The way that scientific communities think about Pure research and Applied research is also evident in the way they classify and categorize types of science and research, and even in the way they recognize scientific achievements. For instance, the Nobel Prize lumps Pure and Applied research together in its recognition of breakthroughs in the field of physiology and medicine, which highlights the special relationship that the two forms of research have with one another. On the other hand, the Royal Society of London recognizes Pure research and Applied research separately, highlighting their own unique approaches and contributions to the field of science.

Applied research is generally conducted in order to come upon a solution to a problem that impacts people or organizations or the planet or some situation in the real world. In this sense, Applied research is oriented towards solving a problem rather than answering the question why. It is directed towards adopting a course of action instead of posing a question for theoretical purposes. It is practical rather than theoretical in its nature. The results can typically be viewed and quantified immediately. Applied research is conducted in virtually every field where improvements are sought: from technology to management to business to economics to the social sciences, Applied researchers are in demand because they are oriented towards developing solutions to challenges facing real life organizations.

Some practical benefit derived from Applied research may be found in the fact that Applied research takes the theory identified in Pure research and tests it in the real world to see if it actually applies. Applied research can also be utilized as an aid when attempting to clarify or shed light on a particular concept. Applied research can also be a practice whereby more than one theory is used, so that development is achieved by way of combining or integrating various theories derived from Pure research and using them all in one single experiment to find a solution to a problem.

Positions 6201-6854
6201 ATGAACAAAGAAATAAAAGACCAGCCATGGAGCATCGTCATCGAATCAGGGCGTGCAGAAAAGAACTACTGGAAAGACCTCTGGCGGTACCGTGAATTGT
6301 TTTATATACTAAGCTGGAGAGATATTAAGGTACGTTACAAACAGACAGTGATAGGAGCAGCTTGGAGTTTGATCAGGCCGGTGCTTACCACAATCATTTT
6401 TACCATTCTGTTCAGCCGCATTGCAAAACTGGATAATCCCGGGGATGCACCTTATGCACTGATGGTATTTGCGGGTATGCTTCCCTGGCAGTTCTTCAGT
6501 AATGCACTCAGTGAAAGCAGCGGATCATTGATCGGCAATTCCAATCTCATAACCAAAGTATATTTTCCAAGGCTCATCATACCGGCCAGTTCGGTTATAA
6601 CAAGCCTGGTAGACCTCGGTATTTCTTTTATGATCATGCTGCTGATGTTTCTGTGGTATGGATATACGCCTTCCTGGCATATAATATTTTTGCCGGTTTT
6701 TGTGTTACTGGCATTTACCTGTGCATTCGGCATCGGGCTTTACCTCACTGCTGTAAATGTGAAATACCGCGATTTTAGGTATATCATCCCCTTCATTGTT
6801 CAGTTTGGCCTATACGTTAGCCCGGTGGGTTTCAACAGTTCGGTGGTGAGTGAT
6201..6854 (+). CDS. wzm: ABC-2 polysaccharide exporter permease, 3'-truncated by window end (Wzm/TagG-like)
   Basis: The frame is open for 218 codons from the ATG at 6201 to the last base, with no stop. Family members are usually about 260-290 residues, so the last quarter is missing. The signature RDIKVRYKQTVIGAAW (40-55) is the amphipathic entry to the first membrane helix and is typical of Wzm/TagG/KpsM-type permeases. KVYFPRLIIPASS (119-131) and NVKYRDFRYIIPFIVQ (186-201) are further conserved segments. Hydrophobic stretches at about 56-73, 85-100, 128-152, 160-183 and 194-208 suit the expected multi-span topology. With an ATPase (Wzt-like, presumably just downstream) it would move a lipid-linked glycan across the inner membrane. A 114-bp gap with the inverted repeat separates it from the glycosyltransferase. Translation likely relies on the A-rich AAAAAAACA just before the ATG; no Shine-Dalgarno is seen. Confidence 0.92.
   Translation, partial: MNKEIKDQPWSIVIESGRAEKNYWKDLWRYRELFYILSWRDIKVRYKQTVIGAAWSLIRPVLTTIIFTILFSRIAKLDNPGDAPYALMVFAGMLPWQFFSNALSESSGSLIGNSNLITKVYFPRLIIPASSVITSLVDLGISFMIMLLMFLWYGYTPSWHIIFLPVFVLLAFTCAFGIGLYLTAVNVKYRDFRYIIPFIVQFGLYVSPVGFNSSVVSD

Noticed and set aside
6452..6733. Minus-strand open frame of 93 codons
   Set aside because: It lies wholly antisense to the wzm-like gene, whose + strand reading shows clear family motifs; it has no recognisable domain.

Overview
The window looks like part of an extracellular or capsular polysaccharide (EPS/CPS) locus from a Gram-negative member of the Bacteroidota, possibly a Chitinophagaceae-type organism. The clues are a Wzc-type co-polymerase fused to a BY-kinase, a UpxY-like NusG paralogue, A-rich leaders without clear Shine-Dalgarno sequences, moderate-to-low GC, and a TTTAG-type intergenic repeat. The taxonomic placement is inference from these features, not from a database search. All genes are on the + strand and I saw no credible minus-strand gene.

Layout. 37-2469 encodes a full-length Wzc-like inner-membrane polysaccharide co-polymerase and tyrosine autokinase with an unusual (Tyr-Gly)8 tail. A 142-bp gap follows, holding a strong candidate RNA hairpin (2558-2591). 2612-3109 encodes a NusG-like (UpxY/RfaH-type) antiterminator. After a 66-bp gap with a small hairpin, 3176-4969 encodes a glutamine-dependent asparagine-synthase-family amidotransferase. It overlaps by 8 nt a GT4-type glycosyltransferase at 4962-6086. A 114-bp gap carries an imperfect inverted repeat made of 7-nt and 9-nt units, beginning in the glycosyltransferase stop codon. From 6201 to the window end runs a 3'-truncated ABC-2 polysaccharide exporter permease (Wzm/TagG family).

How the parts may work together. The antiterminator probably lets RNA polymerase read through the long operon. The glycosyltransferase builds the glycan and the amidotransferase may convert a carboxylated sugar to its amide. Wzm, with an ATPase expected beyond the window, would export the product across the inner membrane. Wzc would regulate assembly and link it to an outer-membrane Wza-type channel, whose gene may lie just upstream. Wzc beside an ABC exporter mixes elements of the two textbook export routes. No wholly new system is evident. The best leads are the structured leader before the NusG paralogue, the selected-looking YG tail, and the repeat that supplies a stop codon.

Some examples of Applied research include market research that is conducted in order to test a theory about a developing market. One example of this could be Mattel's opening of the House of Barbie in China in 2009. Mattel had identified a theory in its marketing that China would embrace its Barbie doll and so it tested this theory in a big way by opening a lavish, expensive House of Barbie. What Mattel discovered, however, was that the theory did not actually apply to the reality: in other words, China was not so much interested in the culture of Barbie and what the American Barbie stood for (in terms of ideals and iconographic imagery) as it was in cheaper imitation knock-offs of the real thing which could be purchased on the street for a fraction of the cost of the Mattel product (McGrath, Sherry, Diamond, 2013).

Another example of Applied research would be the application of Quantitative Easing by the Federal Reserve in its effort to prop up the flailing global economy since 2008. Three rounds of Quantitative Easing (the printing of money and using it to support the stock market) have had no real positive impact on the economy, even though the theory based on Keynesian economics that the application was based upon suggested it would have a positive impact. In this case the Applied research has shown that the theory underlining the application has not been shown to have any real world justification, for it certainly has not solved the problem facing the global economy, which is an overabundance of debt, a surplus of inventory, a loss of jobs and a decline in real working wages, coupled with growing inequality between the haves and have-nots and rising inflation in various sectors like housing alongside deflation in the price of oil. The application of Quantitative Easing, like Mattel's application of market theory in China, has proven that the underlying theory does not work to address the problem at hand. For Mattel, the problem was cultural division and the theory that Barbie had universal appeal proved false. For the Fed, the theory was that Keynesian economics (the more you spend, the better the economy gets) and as… [END OF PREVIEW]